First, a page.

Section 404(a) provides that if compensation is paid on account of any employee under a plan deferring its receipt, such compensation shall not be deductible under Section 162 (relating to trade or business expenses) or Section 212 (relating to expenses for the production of income), but if the plan satisfies the conditions of either of those sections, it shall be deductible under Section 404(a), subject to certain stated limitations described in the numbered subsections thereunder. Taxpayer claims that its lump sum payment to the trustee was made pursuant to a Section 404(a)(5) plan. Section 404(a)(5) of the Code provides for the deduction in the taxable year when paid of a contribution made to a plan deferring the receipt of compensation, if the plan is not a pension trust, employee annuity, or stock bonus and profit-sharing trust which meets the non-discrimination and other exemption requirements of Section 401, and if the employees' rights to or derived from such employer's contribution or compensation are nonforfeitable at the time the contribution or compensation is paid.
It takes only an open-eyed reading of the record and a utilization of common sense to recognize that the 1958 contracts and the 1961 trust arrangement were not part of a plan or method of deferred compensation within the contemplation of Sections 401-404. The trust agreement, although purported to be a final settlement of Bellco's obligations to Catlow and Wolcott under the 1958 contracts, did not discharge Bellco's contractual duties to the two men. Neither of the men were parties to the trust arrangement and neither released Bellco or its assigns from the obligations created by the 1958 contracts. The payment to the trustee in no way released or discharged or affected Bellco's 1958 contract liabilities to Catlow or Wolcott. Bellco, by creating the trust, simply created a secondary or alternative obligor under the 1958 agreements. Bellco, of course, remained the primary obligor.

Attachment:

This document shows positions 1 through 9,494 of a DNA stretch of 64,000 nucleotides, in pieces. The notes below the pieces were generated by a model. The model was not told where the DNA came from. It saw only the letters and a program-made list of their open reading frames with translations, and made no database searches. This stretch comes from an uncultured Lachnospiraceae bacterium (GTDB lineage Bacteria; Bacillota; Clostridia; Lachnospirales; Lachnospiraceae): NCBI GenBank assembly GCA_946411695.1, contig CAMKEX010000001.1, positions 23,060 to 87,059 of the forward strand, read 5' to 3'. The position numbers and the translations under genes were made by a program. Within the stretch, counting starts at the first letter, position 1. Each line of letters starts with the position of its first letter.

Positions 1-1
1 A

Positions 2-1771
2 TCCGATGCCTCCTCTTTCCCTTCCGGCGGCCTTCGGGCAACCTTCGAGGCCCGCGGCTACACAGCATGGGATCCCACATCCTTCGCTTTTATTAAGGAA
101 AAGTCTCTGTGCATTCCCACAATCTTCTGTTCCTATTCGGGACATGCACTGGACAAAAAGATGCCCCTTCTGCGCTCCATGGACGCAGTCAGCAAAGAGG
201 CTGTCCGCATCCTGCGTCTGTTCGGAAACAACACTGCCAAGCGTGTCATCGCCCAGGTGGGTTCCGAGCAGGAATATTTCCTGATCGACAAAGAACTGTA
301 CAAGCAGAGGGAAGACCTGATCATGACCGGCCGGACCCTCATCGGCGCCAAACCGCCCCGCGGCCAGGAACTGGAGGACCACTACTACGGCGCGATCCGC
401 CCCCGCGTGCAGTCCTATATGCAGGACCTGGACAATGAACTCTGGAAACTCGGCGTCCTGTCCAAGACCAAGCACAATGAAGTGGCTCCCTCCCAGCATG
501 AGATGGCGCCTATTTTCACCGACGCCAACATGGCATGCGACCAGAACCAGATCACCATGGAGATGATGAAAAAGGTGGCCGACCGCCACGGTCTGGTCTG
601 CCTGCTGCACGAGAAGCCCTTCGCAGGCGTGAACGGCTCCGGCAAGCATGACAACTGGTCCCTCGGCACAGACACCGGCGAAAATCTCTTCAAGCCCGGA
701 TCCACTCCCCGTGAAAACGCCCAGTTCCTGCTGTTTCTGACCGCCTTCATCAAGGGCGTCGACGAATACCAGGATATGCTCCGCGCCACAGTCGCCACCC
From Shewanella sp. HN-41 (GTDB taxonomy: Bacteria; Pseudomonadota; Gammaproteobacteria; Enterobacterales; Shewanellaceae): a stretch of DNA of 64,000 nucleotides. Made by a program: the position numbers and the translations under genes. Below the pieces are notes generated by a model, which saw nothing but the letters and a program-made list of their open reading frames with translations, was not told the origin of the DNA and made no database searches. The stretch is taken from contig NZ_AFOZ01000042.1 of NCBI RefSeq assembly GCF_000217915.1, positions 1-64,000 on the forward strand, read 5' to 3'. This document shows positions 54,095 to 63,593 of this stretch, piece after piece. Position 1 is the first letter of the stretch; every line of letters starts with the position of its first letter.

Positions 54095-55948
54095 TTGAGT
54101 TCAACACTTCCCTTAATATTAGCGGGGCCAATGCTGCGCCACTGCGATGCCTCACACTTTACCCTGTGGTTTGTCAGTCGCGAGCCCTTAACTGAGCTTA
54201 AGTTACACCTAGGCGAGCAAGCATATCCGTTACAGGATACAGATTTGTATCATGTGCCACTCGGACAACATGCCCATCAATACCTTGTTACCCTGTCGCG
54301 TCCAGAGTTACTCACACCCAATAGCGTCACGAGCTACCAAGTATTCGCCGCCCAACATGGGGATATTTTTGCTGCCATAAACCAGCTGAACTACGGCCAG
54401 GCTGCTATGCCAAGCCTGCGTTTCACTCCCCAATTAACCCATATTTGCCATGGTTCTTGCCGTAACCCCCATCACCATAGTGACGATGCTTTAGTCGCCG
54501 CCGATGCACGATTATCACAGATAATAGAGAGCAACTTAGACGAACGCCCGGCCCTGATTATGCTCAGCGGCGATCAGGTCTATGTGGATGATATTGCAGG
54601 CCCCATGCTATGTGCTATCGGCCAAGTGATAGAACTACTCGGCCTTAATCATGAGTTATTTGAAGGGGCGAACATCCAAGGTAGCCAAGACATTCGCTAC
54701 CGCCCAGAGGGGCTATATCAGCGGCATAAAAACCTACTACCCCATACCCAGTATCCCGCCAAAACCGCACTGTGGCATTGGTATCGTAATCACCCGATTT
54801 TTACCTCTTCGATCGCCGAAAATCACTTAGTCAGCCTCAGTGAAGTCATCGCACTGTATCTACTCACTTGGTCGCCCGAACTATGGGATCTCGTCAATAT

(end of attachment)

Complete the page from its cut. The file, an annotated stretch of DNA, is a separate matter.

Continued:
Since the 1961 trust arrangement was simply a means of providing a fund for Bellco's discharge of its continuing contractual obligations to Catlow and Wolcott, the lump sum payment to the trustee would be deductible under Section 404 only if the 1958 contracts constituted a deferred compensation plan within the meaning of Section 404(a)(5) of the Code.
It is clear that Bellco itself did not regard its annual payments under the 1958 contracts with Catlow and Wolcott, or its 1961 trust, as part of a deferred compensation plan. Bellco did not designate separately as deferred compensation the annual insurance premiums and cash payments made pursuant to the 1958 contracts on its income tax returns for the fiscal years 1959 through 1961, and on its final return it reputed the 1961 payment in trust as a 'payment in final settlement' of the 1958 contracts. During Catlow's and Wolcott's employment, Bellco's balance sheet did not refer to its 1958 contractual obligation to Catlow and Wolcott, and it was not until after the termination of Catlow's and Wolcott's employment that Bellco referred to this obligation by attaching a footnote to its balance sheet for the fiscal year ending February 29, 1960. The footnote to the balance sheet described Bellco's obligation not as an obligation under a plan deferring the receipt of income but as one under an employment contract to pay life insurance premiums amounting to $16,549.50 annually, and the amounts were described as due annually for the next six years. The same type of footnote was attached to Bellco's balance sheet for the fiscal year ended February 28, 1961. On the basis of this and other evidence, the district court found that Bellco did not regard its 1958 contract liabilities as lump-sum liabilities, but rather as annual liabilities accruing on the June 26 payment date each year, and not subject to being accelerated. This finding was based on the evidence, was consistent with the applicable law, and thus was not clearly erroneous and must be sustained on appeal. Lengsfield v. Commissioner of Internal Revenue, 5th Cir. 1957, 241 F.2d 508.
In sum, the 1961 trust arrangement created a secondary, conditional liability essentially no different from that already created by the 1958 contracts. The 1958 agreements were employment contracts and did not constitute a deferred compensation plan within the meaning of Section 404. The payments made by Bellco on the annual insurance premiums were deductible in the taxable year in which the premiums were due and paid. The total amount of the remaining premiums, however, was not deductible in 1961, the year of the trust payment, since there was not a definite, fixed and existing obligation of $91,849.72 to Catlow and Wolcott accruable during fiscal 1961. Therefore the deduction and carryback of $91,849.72 was properly disallowed. Cf. Burlington-Rock Island Railroad Company v. United States, 5th Cir. 1963, 321 F.2d 817.